Drug believed to reduce postoperative pain and delirium does neither

MEDIA CONTACT Judy Martin Finch · martinju@wustl.edu · 314-286-0105 AUDIO https://medicine.wustl.edu/?p=43418&preview=1&_ppp=3d29f7be16 To blunt postoperative pain and reduce the need for opioid drugs following surgery, anesthesiologists often give patients low doses of the drug ketamine during operations. Recent research even suggests ketamine might alleviate postsurgical delirium and confusion in older adults. But a new study led

Using Genetic Sequencing to Manage Cancer in Children

September 14, 2015 At a Glance Genomic sequence analysis led to treatment changes and genetic counseling for some young patients with hard-to-treat and/or rare cancers. The findings show that the approach is feasible, but further work will be needed to determine if the practice improves clinical outcomes. More than 10,000 new cases of cancer are

Medical Terms Lead to Divide between Parents and Doctors

When discussing a child’s symptoms, labels such as ‘pink eye’ can dictate how medical decisions are made By Sheena Rice COLUMBIA, Mo. – Few things are more stressful than dealing with a sick child. From discussing treatment with a pediatrician to complying with day care policies, a parent must consider many factors when making a decision

New tech could find tiny RNA cancer beacons in blood

Tue, 06/23/2015 - 11:40am Nicole Casal Moore, Univ. of Michigan Univ. of Michigan researchers have developed a technique that allows them to efficiently identify snippets of genetic information called microRNAs in blood. The advance could one day lead to a way to scan for multiple types of cancer at once with a simple blood test.

How to wipe out polio and prevent its re-emergence

Jun 19, 2015 by Jim Erickson Polio from past to present. The background shows children in iron lungs and children walking with the aid of crutches. The foreground shows polio vaccine development, with Jonas Salk administering the inactivated polio vaccine and the use of Albert Sabin's oral polio vaccine. Image credit: John MegahanANN ARBOR—Public health officials

Regenerative medicine: Injectable stem cell incubator

5/29/2015 From: Kate McAlpine, Michigan Engineering Some tissue damage is too extensive for the body to heal well, such as a bad slipped disc or the muscle death that follows a heart attack, so researchers are looking for ways to bridge the gaps. The most promising avenue is stem cell therapy, but these cells take their cues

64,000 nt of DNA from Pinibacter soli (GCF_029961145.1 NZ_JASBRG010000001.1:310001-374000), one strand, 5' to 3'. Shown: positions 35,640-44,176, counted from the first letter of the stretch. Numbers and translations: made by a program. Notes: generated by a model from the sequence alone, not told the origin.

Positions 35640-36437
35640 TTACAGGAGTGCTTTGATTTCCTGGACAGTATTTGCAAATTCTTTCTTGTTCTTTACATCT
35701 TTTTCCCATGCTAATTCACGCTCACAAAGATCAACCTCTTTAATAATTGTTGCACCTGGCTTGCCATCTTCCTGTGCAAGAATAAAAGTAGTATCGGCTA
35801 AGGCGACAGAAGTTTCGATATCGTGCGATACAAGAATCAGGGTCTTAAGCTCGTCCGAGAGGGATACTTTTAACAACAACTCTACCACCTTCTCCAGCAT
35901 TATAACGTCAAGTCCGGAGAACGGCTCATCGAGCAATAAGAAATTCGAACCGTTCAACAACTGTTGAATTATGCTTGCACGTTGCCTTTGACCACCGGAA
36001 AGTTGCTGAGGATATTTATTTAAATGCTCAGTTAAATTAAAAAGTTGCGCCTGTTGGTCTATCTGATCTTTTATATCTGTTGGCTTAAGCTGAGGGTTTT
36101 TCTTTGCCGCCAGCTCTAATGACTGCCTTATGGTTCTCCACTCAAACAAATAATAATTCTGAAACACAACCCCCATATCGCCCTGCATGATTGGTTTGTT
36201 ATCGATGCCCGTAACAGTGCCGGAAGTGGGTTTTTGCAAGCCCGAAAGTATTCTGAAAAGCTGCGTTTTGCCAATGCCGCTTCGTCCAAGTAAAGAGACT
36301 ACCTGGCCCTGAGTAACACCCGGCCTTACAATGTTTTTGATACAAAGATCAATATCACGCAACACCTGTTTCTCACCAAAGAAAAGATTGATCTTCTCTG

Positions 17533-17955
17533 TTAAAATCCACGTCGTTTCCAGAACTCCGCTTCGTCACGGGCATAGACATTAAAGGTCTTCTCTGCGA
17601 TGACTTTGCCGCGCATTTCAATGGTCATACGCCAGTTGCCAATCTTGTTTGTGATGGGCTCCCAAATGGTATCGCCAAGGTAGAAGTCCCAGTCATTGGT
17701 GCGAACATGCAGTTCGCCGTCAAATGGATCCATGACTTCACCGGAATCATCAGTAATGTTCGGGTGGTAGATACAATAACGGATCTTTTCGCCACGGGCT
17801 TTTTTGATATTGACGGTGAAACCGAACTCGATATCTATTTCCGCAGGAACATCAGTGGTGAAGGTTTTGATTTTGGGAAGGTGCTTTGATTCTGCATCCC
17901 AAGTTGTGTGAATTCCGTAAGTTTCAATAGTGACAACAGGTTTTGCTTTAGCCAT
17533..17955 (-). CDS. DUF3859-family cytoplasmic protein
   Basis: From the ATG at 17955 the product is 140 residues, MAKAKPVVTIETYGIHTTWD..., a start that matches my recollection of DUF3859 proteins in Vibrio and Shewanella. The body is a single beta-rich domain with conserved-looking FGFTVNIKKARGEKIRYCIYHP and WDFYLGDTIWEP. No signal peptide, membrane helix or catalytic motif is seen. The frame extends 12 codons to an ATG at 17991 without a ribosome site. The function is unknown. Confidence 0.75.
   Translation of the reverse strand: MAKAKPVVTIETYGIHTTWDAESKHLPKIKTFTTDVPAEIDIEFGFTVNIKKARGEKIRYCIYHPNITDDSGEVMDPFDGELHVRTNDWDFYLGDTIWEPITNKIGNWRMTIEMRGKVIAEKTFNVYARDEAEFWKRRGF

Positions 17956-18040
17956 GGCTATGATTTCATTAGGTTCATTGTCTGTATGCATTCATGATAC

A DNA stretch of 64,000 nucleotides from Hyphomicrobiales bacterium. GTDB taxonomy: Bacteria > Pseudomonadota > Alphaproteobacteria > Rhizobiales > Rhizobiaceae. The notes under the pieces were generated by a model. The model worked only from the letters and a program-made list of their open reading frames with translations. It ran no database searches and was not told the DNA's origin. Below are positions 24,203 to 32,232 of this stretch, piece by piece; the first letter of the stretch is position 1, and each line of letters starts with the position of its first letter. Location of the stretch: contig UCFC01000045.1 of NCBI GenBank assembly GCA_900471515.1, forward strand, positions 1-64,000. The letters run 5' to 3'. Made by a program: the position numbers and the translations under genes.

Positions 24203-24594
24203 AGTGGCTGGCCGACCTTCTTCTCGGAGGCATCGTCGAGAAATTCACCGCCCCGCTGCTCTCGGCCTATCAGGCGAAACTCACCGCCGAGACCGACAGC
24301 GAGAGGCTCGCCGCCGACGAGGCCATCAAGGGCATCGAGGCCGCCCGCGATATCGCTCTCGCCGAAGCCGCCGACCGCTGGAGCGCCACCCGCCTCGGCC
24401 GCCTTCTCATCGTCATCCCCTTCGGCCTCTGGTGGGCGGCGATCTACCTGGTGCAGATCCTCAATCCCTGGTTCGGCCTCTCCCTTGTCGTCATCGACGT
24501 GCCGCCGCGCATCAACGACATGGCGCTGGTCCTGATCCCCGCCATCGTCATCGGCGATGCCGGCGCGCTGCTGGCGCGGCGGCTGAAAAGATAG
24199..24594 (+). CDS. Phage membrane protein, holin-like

New study shows how babies’ lives were saved by 3D printing

Researchers report promising results from first-ever cases of severe tracheobronchomalacia treated by custom-designed airway splints at U-M April 29, 2015 ANN ARBOR, Mich. — Kaiba was just a newborn when he turned blue because his little lungs weren’t getting the oxygen they needed. Garrett spent the first year of his life in hospital beds tethered

First stem cell study of bipolar disorder yields promising results

ScienceDaily, story by University of Michigan Health System ~ March 25, 2014 What makes a person bipolar, prone to manic highs and deep, depressed lows? Why does bipolar disorder run so strongly in families, even though no single gene is to blame? And why is it so hard to find new treatments for a condition

Dementia Cases Are on the Decline, Research Says

Researchers say those who do develop dementia do so closer to the time of death U.S. News & World Report - By Allie Bidwell, Education & Science Reporter November 27, 2013 A range of studies have shown dementia, an umbrella term for illnesses associated with loss of memory and mental ability, is declining in the

Epilepsy in a dish: Clues to disease’s origins, possible treatment

ScienceBlog, by Staff ~ July 25, 2013 A new stem cell-based approach to studying epilepsy has yielded a surprising discovery about what causes one form of the disease, and may help in the search for better medicines to treat all kinds of seizure disorders. The findings, reported by a team of scientists from the University